Nations Unite Against Tanning: The Impact of the IARC Report

When the International Agency for Research on Cancer (IARC), an affiliate of the World Health Organization, added UV radiation from tanning machines to Group I, its list of the most dangerous carcinogens for humans, it set off a chain of events worldwide that even its authors could scarcely have predicted. It was as if everyone had been primed and waiting for a signature event to launch all-out war on indoor tanning; the event turned out to be the IARC’s “Special Report” published in August, 2009 in The Lancet, announcing its latest review of human carcinogens and prominently featuring its addition of “UV-emitting tanning devices” to Group I.1 The new arrival joined a list of about 120 substances and compounds which already included solar radiation, as well as infamous agents from tobacco and radon to plutonium.2  
Spurred by key findings in the IARC’s report – such as an increase in basal cell carcinomas, squamous cell carcinomas, and ocular melanomas among tanning bed users and a 75 percent increase in cutaneous melanoma risk among those who started tanning before age 301 – nations across Northern Europe, Australia, New Zealand, North America, and even South America sought legislation to restrict tanning bed use, especially among young people.
United by Tanning Legislation
France, Belgium, Germany, Scotland, Spain, Portugal, and the province of New Brunswick in Canada all now limit sunbed use for people under age 18. In France, all UVR-emitting devices must be declared to the national Health Authority; trained personnel must supervise all commercial establishments, and any claim that they provide health benefits is forbidden. Along with banning under-18s from using sunbeds, Scotland has mandated that all sunbed salons be supervised, with proper information provided to customers.3-6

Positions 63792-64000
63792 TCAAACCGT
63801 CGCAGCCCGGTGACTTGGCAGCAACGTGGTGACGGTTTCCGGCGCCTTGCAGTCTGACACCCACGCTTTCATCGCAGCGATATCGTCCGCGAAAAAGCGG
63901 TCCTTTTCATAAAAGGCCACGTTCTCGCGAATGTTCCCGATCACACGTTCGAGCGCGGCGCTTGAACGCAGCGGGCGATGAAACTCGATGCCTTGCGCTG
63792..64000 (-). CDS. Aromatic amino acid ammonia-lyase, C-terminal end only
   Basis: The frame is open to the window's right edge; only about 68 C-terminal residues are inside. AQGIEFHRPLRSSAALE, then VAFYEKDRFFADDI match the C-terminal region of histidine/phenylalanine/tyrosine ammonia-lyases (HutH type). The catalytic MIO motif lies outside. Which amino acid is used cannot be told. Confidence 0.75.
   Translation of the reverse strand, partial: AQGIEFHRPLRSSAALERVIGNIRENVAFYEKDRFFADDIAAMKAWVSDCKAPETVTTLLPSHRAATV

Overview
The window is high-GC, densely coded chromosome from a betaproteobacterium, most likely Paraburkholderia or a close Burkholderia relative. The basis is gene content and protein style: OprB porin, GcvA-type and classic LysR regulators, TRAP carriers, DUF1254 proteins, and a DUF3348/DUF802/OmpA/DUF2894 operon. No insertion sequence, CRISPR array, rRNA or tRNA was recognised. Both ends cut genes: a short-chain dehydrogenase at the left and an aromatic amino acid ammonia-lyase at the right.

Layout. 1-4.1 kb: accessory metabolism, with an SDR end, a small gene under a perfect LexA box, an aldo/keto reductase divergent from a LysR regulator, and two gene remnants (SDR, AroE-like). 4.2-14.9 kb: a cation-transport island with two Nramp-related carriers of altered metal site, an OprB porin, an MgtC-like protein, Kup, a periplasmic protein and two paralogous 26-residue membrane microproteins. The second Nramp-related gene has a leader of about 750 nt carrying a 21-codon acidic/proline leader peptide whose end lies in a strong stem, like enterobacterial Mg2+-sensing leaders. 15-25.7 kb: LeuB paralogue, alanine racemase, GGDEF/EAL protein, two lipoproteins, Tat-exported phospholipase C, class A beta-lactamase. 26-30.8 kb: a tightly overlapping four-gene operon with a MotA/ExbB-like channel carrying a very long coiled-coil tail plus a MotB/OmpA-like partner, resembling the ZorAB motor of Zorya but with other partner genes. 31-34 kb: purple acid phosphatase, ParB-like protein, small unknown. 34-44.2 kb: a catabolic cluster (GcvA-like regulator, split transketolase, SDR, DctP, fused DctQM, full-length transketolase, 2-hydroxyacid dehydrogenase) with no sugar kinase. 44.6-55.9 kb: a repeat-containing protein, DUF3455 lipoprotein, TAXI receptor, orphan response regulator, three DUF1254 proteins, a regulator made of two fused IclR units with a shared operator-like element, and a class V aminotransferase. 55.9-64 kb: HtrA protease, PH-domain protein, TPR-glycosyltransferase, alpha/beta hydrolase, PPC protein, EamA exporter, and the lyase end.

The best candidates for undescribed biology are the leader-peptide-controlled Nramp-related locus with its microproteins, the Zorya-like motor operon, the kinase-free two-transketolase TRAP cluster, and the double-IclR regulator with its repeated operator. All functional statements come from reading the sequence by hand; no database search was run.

Probably the greatest impact has been made in Brazil and Australia. For Brazil, the IARC’s report was the last straw, and on November 9, 2009, after extensive review and discussion between health authorities and a government working group, the Brazilian National Health Surveillance Agency (ANVISA) banned UV cosmetic tanning altogether nationwide – the only country to have taken such a sweeping step to date.7
Australia, already a worldwide leader in sun safety education, had been driven to action against tanning salons even before the IARC report. Clare Oliver, a budding 26-year-old Aussie journalist, had developed and died from melanoma just a few years after several visits to a tanning parlor, and her very public death (she wrote a newspaper story and gave broadcasts from her hospice bed calling for a ban on tanning beds) stirred public outrage that drove legislators to institute far greater controls over the tanning industry. The IARC report has only strengthened the country’s resolve. Today, all five major states in Australia have banned access to tanning beds for everyone under age 18. Most states also ban access to fair-skinned people (skin type I), and operators must display health warnings or risk up to million-dollar fines. All this legislation has driven scores of tanning parlors out of business, leaving the industry hanging by a thread. After more than a 300 percent increase in tanning parlors between 1996 and 2006, the number dropped by 32 percent in the past three years, and sometime this year, the number is expected to have dropped by up to 60 percent.8-10
The Battle Stateside
In the US, the attack on sunbed tanning has been waged from several directions. California, Texas, and at least 29 other states have passed their own legislation restricting use of tanning facilities by minors,11 and now, in the wake of the IARC report, there is a chance that the FDA will strengthen its regulations nationally.